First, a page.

To Repel Water, Spray Coating Mimics Lotus Leaf
Researchers have developed spray coatings that mimic the extremely water-repellent properties of the lotus leaf.
CREDIT: Seashell Technology
This Research in Action article was provided to LiveScience in partnership with the National Science Foundation.
Imagine a coating that causes water to bead into almost perfect spheres, to enable any surface to mimic the incredible water repellant properties of the lotus leaf. California-based Seashell Technology, a National Science Foundation Small Business Innovation Research program grantee has developed a sprayable coating that does just that.
The extreme water repellency is due, in part, to roughness at the nanoscale and microscale levels — which is created as the coating cures — as with a lotus leaf, each water droplet sits on top of minuscule surface bumps. Formulated to work with a variety of substrates, the company's Hydrobead coating provides weather resistance and anti-icing performance.
This kind of superhydrophobic, or incredibly water resistant, coating is characterized by quantifying the degree to which water will bead on a surface. This is measured by placing a drop of water on a surface and measuring the angle between the surface and the edge of the water droplet. This angle is called the water contact angle.
For angles close to 0 degrees, the surface is considered hydrophilic; as the contact angle increases to greater than 90 degrees, the surface is considered hydrophobic. For flat, smooth surfaces, the water contact angle maxes out at approximately 120 degrees, which is typical for fluorinated surfaces such as Teflon or other compounds.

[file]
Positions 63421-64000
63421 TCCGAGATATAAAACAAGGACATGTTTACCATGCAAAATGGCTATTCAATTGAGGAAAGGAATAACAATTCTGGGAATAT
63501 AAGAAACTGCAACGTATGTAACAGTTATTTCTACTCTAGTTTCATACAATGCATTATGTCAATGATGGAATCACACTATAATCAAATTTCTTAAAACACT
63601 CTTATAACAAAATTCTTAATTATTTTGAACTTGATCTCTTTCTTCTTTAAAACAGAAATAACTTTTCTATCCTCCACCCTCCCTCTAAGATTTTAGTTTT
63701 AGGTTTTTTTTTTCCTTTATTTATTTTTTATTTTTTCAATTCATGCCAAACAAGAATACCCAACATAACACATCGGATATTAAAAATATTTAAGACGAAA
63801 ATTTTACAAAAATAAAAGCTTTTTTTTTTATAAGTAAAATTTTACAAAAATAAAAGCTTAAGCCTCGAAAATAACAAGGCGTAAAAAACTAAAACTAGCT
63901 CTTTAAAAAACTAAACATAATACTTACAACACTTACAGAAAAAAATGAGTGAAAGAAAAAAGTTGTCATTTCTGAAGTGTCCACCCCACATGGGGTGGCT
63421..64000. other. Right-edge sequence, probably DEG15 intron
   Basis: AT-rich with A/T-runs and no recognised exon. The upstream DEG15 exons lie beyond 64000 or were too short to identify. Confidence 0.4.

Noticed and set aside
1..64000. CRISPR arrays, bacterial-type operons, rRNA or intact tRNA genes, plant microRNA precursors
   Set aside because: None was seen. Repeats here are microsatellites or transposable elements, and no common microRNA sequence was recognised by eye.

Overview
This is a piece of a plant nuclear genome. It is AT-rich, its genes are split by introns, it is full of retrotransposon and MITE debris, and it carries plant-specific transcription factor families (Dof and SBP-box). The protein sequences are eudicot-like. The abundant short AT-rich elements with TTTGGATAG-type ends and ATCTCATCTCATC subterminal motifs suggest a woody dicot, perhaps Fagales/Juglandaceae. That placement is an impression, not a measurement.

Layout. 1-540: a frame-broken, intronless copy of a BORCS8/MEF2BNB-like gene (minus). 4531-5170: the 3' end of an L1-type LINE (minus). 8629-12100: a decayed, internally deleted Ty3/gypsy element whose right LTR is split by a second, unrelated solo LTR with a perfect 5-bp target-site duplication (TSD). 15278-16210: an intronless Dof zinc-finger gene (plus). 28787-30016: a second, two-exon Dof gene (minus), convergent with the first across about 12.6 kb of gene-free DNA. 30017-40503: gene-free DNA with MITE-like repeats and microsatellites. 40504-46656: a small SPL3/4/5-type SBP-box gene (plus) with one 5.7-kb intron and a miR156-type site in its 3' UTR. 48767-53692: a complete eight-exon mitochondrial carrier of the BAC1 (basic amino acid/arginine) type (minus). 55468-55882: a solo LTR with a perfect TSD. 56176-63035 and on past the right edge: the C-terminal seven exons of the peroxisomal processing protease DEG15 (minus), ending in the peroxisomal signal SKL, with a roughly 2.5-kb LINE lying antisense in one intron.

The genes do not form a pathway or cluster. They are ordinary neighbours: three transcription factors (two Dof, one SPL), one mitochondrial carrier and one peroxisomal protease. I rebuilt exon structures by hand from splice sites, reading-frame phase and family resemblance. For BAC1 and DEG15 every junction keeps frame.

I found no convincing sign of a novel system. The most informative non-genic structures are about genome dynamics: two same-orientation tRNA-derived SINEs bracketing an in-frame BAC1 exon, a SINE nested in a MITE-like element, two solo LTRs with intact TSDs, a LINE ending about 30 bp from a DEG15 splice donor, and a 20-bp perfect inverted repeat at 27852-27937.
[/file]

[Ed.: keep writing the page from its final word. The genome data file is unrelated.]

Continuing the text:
Compared to those coatings, the Hydrobead coating has a water contact angle greater than 150 degrees.
Seashell Technology's coatings have also been characterized for anti-ice behavior — because of their special water repellant properties, they inhibit the buildup of ice crystals on surfaces. In general, the anti-ice properties of the coating can be determined by measuring the force required to remove ice frozen on a surface.
More information can be found at hydro-bead.com.
Editor's Note: Any opinions, findings, and conclusions or recommendations expressed in this material are those of the author and do not necessarily reflect the views of the National Science Foundation. See the Research in Action archive.
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